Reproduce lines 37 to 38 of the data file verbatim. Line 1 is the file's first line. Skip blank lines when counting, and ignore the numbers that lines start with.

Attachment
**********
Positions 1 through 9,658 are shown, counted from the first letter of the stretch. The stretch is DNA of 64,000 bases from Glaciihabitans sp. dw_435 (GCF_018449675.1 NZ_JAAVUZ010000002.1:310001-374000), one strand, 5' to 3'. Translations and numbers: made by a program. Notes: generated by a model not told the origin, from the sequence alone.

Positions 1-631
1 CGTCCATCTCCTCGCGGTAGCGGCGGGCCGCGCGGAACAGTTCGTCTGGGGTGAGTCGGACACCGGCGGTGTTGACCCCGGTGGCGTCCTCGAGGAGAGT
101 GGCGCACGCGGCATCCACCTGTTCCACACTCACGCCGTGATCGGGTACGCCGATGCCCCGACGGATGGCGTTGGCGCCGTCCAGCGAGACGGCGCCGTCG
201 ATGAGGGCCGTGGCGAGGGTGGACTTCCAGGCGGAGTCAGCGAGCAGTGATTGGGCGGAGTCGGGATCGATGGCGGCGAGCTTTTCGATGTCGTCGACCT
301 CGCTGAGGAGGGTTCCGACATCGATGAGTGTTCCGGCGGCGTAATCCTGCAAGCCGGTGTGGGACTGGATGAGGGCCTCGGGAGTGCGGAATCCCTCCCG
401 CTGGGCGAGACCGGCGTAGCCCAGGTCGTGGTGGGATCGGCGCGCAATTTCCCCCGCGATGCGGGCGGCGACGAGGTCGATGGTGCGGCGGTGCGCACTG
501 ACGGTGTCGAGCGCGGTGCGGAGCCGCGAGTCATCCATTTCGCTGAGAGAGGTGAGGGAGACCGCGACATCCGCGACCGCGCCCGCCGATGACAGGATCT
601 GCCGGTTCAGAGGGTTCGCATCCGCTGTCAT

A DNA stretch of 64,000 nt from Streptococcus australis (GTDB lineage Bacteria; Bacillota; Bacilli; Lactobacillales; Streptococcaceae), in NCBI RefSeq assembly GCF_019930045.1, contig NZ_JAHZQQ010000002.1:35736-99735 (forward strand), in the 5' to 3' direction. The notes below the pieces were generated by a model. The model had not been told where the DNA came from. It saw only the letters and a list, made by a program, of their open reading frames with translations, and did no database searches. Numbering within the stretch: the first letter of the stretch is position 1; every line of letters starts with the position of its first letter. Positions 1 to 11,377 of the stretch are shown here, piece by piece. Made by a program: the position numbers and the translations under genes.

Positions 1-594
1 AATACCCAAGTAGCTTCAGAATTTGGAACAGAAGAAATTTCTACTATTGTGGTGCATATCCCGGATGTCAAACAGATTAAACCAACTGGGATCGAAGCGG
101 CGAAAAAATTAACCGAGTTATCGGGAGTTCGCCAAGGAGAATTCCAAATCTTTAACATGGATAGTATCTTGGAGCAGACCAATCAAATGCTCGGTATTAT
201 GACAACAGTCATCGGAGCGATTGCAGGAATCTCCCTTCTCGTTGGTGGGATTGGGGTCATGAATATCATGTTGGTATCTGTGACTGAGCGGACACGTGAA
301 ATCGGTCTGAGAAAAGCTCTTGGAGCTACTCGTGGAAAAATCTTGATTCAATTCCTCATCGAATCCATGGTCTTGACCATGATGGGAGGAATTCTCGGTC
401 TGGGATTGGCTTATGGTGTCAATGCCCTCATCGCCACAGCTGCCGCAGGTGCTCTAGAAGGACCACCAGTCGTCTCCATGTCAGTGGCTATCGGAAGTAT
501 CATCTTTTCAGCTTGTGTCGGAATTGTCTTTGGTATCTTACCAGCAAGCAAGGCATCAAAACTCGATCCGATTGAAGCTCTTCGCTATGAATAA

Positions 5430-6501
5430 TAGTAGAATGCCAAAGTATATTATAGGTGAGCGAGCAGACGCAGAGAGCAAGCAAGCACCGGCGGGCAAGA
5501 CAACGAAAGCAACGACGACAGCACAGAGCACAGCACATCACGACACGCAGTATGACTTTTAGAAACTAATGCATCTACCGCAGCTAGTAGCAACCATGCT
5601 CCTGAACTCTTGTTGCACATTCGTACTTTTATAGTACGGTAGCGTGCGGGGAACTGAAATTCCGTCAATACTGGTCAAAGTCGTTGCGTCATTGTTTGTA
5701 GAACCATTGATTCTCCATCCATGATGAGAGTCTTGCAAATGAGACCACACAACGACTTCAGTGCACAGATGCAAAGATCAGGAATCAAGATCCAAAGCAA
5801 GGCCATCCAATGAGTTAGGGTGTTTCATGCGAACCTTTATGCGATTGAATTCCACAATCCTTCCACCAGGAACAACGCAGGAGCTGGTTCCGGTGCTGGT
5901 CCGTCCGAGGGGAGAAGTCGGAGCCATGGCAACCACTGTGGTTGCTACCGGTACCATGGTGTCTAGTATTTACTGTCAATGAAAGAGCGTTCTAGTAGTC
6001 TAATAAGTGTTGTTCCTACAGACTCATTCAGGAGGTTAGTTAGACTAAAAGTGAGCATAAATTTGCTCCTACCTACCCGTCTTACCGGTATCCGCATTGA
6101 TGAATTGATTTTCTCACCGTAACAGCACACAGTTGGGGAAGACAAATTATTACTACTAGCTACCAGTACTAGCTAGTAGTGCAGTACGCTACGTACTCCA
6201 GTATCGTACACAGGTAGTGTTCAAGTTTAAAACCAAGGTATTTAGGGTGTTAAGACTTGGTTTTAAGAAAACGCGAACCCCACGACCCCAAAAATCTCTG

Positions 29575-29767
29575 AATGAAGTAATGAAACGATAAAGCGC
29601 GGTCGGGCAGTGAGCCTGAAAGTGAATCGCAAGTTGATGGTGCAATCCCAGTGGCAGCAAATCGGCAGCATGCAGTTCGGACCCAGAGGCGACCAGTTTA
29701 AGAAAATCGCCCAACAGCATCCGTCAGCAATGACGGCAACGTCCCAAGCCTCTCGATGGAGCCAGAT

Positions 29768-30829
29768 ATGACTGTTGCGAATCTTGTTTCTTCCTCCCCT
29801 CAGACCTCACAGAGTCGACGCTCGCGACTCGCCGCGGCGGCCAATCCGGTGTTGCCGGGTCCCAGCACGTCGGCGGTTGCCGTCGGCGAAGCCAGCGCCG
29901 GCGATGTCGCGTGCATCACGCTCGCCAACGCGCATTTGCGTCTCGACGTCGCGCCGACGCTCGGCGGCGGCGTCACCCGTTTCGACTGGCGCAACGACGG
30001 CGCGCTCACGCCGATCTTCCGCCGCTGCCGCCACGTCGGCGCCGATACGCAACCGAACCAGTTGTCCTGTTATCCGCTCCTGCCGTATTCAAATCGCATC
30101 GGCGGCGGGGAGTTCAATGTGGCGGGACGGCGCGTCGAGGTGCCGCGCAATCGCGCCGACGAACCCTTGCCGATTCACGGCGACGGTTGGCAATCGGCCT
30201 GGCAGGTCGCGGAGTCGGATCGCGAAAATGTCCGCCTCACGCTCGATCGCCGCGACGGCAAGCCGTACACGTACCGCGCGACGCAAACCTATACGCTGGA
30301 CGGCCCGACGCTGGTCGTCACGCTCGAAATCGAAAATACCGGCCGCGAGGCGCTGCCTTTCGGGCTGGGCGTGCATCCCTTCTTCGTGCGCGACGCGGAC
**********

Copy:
30101 GGCGGCGGGGAGTTCAATGTGGCGGGACGGCGCGTCGAGGTGCCGCGCAATCGCGCCGACGAACCCTTGCCGATTCACGGCGACGGTTGGCAATCGGCCT
30201 GGCAGGTCGCGGAGTCGGATCGCGAAAATGTCCGCCTCACGCTCGATCGCCGCGACGGCAAGCCGTACACGTACCGCGCGACGCAAACCTATACGCTGGA